I’m having fun with my mom and sisters this evening. It’s a pre-mother’s day get together that has included soup dinners from Panera, lots of chatting, a game of dominoes and laughter that brought tears to our eyes and made us unable to catch our breath. We’ve all taken a vow of silence concerning what started the hilarity.
We are still playing dominoes and laughing, at 11:30 pm, enjoying this time together. So here are a few pics from the ongoing party. We may giggle well into the night.
It was a beautiful journey today, through a pleasant day, that culminated at my sister Linda’s house. She invited me and our new friend Paula over for dinner. She provided lasagna, corn and baked potatoes. I brought salad, fruit and a small cheesecake. Paula brought the DVD, Talking to Heaven, a film based on the life of intuitive, James Van Praag. What a great evening we had, eating a meal together, chatting and watching the first half of the DVD, which is a mini series.
And although the movie was good, detailing the life of a man who finds himself, reluctantly, gifted with amazing intuition, the real joy was hanging out with these two beautiful and authentic women. Linda is always great to offer her home as a place to gather. We are both eating with more deliberate attention to consuming healthier foods. Rather than grab fast food, she offered to cook. It was fun to combine our offerings to make a scrumptious meal. It was a casual help-yourself kind of gathering and we settled into comfy spots in the living room to eat, chat and watch the DVD. Linda is not only my sister, and was my first friend. I appreciate both of my sisters so much, and my brother too. Sibling love is such a special kind of relationship, a cross between best friends and got-your-back family.
And I appreciate Paula as well. The CS Lewis quote applies perfectly to that new friendship. We met by “chance”…which really means, our paths were drawn together, as we walked along, without planning on our part. We recognized kindred spirits in each other and have become friends. She shares a love of animals with Linda and their friendship is growing as well. How fun that we’ve all connected. I look forward to many future lunches and dinners and times of just hanging out. The ability to fully be oneself with another, gifts, quirks and all, is a blessing and I’m grateful for both Linda and Paula.
Paula not only brought the entertainment for the evening, she surprised us with gifts that she made. I love her creativity and her thoughtfulness. The vases she made, with flowers tucked within, are gorgeous and mine is already on display in my house, as Linda’s is in her home. Friendship means so much to me and I am thankful for these two companions who are traveling alongside. What adventures await us?!
Early in the spring, as I planted in containers and filled in spots in the garden, I visited a variety of garden centers in Missouri and Arkansas. I found lots of amazing plants. However, although I searched every botany shop that I stopped at, I never found thistle plants. Because of my Scottish heritage, and as memorials of my visit to Scotland last year and my cousin Mindy, who traveled with me to our homeland and then journeyed on into eternity in January, I wanted thistle plants.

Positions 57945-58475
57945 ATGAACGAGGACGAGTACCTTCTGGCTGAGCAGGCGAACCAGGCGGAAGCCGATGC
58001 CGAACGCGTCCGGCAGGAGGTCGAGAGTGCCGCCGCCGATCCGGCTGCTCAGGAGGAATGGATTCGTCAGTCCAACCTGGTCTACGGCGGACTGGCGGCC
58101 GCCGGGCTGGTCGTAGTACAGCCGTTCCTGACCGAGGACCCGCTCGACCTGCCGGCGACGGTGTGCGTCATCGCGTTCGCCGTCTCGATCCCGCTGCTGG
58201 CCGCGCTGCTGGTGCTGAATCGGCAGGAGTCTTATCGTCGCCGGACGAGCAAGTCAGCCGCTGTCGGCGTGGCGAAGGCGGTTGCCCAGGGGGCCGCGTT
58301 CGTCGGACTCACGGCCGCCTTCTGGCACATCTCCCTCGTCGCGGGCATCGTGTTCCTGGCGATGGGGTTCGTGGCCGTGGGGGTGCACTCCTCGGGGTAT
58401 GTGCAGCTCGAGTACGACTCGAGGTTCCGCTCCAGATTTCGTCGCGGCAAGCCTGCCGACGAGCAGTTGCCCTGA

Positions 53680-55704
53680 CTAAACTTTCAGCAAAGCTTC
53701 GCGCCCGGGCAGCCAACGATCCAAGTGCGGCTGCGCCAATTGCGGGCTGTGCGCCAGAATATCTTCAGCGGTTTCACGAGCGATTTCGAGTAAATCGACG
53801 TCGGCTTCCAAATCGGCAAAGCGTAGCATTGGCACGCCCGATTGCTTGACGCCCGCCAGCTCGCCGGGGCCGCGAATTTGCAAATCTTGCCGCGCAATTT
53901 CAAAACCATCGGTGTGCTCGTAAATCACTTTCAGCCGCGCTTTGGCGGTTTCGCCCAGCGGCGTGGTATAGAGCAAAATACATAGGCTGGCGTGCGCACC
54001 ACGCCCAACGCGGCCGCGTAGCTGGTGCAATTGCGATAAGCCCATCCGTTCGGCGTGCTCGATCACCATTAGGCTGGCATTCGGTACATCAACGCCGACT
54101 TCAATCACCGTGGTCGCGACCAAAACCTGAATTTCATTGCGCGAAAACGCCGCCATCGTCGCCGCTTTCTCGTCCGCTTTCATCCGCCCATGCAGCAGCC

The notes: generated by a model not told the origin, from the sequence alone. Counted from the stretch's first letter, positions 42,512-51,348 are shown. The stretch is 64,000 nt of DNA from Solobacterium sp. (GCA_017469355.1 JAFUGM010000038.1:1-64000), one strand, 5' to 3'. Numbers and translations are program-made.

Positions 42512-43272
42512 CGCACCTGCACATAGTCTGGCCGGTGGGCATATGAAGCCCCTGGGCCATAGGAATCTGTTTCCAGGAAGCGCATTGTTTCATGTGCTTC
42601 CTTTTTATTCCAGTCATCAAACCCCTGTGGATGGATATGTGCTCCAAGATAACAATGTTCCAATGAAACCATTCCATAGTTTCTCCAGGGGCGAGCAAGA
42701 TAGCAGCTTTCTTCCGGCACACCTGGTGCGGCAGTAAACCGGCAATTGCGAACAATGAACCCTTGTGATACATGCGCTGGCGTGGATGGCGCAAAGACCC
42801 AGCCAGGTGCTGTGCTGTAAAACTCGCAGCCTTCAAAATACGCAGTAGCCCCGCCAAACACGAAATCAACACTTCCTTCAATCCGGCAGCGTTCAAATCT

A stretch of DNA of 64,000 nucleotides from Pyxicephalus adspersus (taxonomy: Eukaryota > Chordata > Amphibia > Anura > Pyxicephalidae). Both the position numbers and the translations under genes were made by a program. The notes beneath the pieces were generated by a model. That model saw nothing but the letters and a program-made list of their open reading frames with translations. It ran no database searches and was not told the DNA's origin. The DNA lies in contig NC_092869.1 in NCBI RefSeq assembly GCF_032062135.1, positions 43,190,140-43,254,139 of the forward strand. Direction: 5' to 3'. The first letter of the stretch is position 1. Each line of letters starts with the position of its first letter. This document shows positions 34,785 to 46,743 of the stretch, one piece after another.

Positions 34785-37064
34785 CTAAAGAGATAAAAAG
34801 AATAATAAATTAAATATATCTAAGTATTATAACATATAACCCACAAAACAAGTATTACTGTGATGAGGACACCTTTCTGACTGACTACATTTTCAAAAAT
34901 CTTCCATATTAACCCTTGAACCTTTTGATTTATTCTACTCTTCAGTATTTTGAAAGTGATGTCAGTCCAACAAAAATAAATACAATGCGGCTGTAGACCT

I gave up the search for this year. And then, my beautiful younger sister, Debbie, surprised me with seeds. She found them online and ordered them for me. She attended Bob Moore’s funeral this past week and she arrived bearing gifts for me, precious seeds. Not only did she purchase Scottish Thistle for me…she also gave me Milk Thistle, Safflower, and English Lavender seeds.
It is late in the year to be sowing seeds, but I couldn’t resist. On this warm but very beautiful evening, I was out in the backyard garden, scattering seeds. I planted half of them and saved the rest to sow next spring. There is time for these seeds to sprout and thrive. I can pot them in containers and bring them indoors for the winter, if I so choose. I’ve had a large metal box, with handles, that I have saved. I didn’t know what I was saving it for, but it has remained empty all summer….until tonight. Filling it with potting soil, I divided the surface into four zones and scattered seeds in each area.
English Lavender went into the first section. Lavender is a herbaceous plant that has fragrant stems, leaves and flowers, in pinks, purples or whites. It is a great addition to any garden, whether in the herbal section or a cottage or border garden. Uses are many and include dried flowers, teas, sachets, potpourri, beauty products and herbal remedies.
Milk Thistle is another type of thistle, as its name implies, with red to purple flowers. As a herbal remedy, milk thistle is excellent for liver health and to promote bile flow. It is considered effective in cleansing the body of toxins and even in combating cancer. I have never had this plant before either, so I am excited to add it to my apothecary garden. Thistles are considered invasive, so I will be growing them in containers as I study their habits.
Safflowers are considered one of humanity’s oldest cultivated plants. It too is a thistle like plant with red, orange or yellow flowers. Commercially, the safflower plant is grown for the oil that is extracted from the seeds. The oil can be used for cooking and also has medicinal properties for heart health, and can be used to treat fevers, coughs and breathing problems. This plant is new to me as well.